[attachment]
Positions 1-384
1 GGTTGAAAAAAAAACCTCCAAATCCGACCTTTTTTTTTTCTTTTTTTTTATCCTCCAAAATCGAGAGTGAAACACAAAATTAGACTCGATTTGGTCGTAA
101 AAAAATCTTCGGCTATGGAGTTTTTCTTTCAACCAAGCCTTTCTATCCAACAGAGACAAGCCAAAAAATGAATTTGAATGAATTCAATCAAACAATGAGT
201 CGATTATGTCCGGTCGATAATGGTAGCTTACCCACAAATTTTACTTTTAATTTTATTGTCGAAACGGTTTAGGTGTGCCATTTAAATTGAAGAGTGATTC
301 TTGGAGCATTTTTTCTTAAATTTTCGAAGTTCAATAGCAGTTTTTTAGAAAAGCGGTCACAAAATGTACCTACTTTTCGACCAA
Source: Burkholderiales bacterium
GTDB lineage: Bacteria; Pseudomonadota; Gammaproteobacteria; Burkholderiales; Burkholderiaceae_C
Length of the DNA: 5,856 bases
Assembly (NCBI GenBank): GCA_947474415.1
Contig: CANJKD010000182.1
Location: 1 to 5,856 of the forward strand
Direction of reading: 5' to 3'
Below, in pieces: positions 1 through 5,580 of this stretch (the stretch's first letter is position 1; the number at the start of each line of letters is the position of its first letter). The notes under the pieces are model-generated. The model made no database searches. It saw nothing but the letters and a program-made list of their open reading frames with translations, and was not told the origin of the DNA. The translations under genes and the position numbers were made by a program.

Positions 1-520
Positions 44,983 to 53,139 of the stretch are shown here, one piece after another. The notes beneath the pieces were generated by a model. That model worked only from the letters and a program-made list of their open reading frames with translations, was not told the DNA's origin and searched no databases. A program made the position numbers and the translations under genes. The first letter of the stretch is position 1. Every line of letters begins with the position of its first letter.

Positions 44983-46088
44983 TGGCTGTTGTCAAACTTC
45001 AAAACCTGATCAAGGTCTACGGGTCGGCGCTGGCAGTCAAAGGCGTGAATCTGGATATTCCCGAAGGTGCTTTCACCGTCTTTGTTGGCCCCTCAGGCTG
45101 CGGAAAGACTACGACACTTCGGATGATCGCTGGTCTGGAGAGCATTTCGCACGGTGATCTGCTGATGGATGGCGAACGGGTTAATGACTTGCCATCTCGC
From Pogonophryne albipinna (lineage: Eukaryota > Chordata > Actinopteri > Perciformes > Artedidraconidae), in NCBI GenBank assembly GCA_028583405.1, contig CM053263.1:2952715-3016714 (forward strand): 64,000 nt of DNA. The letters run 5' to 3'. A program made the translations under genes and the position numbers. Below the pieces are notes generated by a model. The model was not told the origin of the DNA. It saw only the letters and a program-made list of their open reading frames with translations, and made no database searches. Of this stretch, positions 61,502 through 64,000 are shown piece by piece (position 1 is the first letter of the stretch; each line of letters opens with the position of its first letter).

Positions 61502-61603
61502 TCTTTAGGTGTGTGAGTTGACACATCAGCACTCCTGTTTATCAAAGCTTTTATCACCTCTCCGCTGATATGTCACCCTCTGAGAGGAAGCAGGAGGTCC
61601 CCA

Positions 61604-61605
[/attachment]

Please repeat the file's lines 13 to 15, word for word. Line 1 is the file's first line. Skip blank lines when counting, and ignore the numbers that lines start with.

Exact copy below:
Below, in pieces: positions 1 through 5,580 of this stretch (the stretch's first letter is position 1; the number at the start of each line of letters is the position of its first letter). The notes under the pieces are model-generated. The model made no database searches. It saw nothing but the letters and a program-made list of their open reading frames with translations, and was not told the origin of the DNA. The translations under genes and the position numbers were made by a program.

Positions 1-520
Positions 44,983 to 53,139 of the stretch are shown here, one piece after another. The notes beneath the pieces were generated by a model. That model worked only from the letters and a program-made list of their open reading frames with translations, was not told the DNA's origin and searched no databases. A program made the position numbers and the translations under genes. The first letter of the stretch is position 1. Every line of letters begins with the position of its first letter.